Moscow first called Oslo "unfriendly." Now, it has become "very unfriendly"
The Nordic country that shares a 198 km long border with Russia, and that for three decades ardently sought to improve cross-border relations, is now officially among Moscow’s most “unfriendly” states.
On the 3rd of August, the Russian government informed that Norway had been included in a list of countries that conduct “unfriendly actions aimed against Russian diplomatic and consular representative offices abroad.”
From before, Norway was on Moscow’s more general “unfriendly” list along with all EU countries, the UK, USA, Japan and 18 more states.
It is not clear what is the direct motivation for Moscow’s latest escalation against Oslo. But the Nordic country is a strong supporter of Ukraine and has supplied Kyiv with major deliveries of weapons and aid. Norway has also contributed with major humanitarian aid and will allocate several billion euro for rebuilding efforts in the country.
Norway is the only country on the list with a direct land border to Russia. It includes also the USA, Czechia, Greece, Denmark, Slovenia, Croatia and Slovakia.
According to this week’s decree, Norwegian diplomatic offices in Russia will from now on have strongly limited permission to hire local staff. No more than 27 work contracts will can be concluded with locals, which means that Norway might have to dismiss several of its employees engaged in services such as transportation, cleaning and consular work.
Norway today has a general consulate in St.Petersburg in addition to its embassy in Moscow. Previously, it also had a general consulate in Murmansk. It is believed that about 18 diplomats are based in the country, of them 2-3 in St.Petersburg.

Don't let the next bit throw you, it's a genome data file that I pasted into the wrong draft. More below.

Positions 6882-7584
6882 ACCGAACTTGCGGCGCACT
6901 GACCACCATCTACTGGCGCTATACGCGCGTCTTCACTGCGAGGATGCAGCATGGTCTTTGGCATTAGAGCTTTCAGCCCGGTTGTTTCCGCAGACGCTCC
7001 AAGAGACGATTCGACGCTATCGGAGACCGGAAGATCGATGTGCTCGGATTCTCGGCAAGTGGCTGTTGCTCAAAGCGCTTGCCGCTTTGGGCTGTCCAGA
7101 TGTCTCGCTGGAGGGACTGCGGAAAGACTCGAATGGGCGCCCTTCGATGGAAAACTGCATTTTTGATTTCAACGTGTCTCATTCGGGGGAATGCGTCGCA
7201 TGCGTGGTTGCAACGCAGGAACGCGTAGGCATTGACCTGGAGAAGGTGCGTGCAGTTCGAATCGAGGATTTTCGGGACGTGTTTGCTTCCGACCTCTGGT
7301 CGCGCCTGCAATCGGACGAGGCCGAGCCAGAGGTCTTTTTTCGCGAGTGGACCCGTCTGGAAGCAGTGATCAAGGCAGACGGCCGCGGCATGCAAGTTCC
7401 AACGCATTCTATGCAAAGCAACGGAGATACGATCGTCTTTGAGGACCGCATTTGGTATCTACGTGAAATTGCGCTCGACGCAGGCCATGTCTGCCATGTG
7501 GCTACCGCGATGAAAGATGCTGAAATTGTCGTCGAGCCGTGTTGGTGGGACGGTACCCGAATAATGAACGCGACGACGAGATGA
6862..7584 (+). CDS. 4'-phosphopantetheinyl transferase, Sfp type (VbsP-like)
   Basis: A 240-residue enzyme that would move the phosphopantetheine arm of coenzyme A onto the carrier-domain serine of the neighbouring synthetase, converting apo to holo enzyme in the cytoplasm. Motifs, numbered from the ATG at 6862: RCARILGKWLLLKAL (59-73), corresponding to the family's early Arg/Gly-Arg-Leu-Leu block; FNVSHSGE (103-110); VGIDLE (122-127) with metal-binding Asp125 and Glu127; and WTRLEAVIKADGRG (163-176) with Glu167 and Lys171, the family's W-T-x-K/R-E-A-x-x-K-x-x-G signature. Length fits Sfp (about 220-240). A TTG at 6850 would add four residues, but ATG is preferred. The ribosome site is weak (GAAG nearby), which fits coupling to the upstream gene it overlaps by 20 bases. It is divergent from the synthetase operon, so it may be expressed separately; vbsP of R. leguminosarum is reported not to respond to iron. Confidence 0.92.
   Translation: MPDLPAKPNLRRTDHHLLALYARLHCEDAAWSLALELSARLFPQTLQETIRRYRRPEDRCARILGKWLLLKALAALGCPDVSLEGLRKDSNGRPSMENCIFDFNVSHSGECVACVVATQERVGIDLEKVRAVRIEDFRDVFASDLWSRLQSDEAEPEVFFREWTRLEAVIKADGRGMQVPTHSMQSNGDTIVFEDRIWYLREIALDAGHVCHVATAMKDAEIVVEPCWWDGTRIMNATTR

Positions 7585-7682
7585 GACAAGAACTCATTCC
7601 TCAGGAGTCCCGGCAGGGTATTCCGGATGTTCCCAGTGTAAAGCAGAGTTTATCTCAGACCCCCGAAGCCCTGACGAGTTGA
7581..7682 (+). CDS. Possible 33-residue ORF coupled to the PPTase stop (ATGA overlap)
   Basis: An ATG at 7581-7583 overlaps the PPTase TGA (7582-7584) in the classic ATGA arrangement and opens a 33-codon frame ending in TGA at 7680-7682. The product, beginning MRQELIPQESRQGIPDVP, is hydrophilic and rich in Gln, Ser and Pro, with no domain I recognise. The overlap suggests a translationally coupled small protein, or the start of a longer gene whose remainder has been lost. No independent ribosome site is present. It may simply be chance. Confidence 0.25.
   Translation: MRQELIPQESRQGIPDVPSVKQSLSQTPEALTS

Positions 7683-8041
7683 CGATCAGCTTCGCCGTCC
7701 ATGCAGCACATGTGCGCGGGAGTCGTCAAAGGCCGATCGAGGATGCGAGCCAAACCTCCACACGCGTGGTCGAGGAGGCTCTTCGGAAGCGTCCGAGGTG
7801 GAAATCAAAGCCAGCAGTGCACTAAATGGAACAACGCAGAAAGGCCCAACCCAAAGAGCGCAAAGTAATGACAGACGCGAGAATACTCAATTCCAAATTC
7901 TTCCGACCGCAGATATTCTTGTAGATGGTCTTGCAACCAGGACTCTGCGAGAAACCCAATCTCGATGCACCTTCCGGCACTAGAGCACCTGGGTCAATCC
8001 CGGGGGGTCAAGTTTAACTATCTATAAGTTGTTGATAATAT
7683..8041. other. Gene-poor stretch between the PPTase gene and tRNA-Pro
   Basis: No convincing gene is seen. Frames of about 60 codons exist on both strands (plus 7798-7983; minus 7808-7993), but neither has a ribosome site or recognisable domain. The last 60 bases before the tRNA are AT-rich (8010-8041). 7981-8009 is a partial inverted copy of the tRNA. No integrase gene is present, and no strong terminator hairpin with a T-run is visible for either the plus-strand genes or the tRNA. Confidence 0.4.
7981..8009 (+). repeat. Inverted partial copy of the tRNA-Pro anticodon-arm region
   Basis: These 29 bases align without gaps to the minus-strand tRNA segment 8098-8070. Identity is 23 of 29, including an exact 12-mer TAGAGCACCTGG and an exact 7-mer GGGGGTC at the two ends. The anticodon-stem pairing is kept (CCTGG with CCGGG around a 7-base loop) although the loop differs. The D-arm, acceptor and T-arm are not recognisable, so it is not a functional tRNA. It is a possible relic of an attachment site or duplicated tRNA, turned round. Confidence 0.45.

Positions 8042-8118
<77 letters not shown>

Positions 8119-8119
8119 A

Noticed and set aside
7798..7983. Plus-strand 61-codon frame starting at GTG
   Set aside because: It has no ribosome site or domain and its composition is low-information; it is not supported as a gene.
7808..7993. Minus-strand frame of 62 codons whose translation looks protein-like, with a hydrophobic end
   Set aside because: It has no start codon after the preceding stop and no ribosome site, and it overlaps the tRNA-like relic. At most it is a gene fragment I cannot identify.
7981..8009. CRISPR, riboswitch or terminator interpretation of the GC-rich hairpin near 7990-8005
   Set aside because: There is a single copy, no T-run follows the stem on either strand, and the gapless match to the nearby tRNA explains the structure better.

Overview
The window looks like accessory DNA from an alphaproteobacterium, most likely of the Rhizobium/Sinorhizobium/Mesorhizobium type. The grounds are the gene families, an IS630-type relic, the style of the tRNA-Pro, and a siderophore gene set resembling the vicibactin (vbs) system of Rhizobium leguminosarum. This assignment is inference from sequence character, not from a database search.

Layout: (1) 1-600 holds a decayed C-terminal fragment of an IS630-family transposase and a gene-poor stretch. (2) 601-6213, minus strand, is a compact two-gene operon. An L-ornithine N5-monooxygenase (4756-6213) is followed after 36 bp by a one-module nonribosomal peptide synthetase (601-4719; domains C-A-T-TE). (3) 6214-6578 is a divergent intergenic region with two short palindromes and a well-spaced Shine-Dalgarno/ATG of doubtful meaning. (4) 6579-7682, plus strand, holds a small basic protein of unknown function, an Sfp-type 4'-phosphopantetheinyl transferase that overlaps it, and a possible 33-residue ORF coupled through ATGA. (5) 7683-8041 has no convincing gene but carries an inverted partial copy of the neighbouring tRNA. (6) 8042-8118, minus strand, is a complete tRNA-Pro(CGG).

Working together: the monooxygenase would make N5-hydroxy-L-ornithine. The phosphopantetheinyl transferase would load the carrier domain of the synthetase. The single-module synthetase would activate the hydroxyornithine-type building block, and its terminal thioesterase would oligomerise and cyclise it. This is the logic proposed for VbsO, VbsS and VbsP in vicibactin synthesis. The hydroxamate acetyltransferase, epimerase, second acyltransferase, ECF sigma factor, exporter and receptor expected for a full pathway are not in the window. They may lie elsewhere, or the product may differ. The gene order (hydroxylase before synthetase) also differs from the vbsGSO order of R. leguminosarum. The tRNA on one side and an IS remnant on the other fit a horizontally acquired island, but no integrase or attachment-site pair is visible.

Russia, on the other hand, has general consulates in Kirkenes and Barentsburg (Svalbard), in addition to the Oslo embassy. It is not clear how many diplomats are based at the offices. But the number was significantly reduced following Norway’s recent expulsion of 15 intelligence officers that worked under diplomatic cover.
Russia soon responded with expelling ten Norwegian diplomats.
Norway had since the early 1990s invested big sums in efforts aimed at normalising relations with its eastern neighbor. Fisheries, search and rescue and the Barents Cooperation were among the priorities of Oslo and result were considered of great value for both countries.
Relations gradually soured as Russia turned increasingly dictatorial and ultimately collapsed following the full-scale invasion of Ukraine.
The ruin of relations notwithstanding, Oslo remains among the countries with a relatively soft approach towards the current Russian dictatorship. The border between the country remains open to Russian travellers, and Russian fishing vessels are still allowed to operate in three of the north Norwegian seaports.
Norway also continues to seek cooperation with Russia in the field of border management, fisheries and Arctic search and rescue.
Norwegian Prime Minister Jonas Gahr Støre used to nurse a close relationship with Russia’s Sergei Lavrov. In a recent newspaper column, Støre strongly condemns Russia and its war against Ukraine and highlights support for allied efforts to strengthen defence. At the same time, the prime minister argues that he today “does not see any concrete and direct military threat [against Norway] following Russia’s attack on Ukraine.”
The inclusion in the “very unfriendly”- list could ultimately make him change his mind.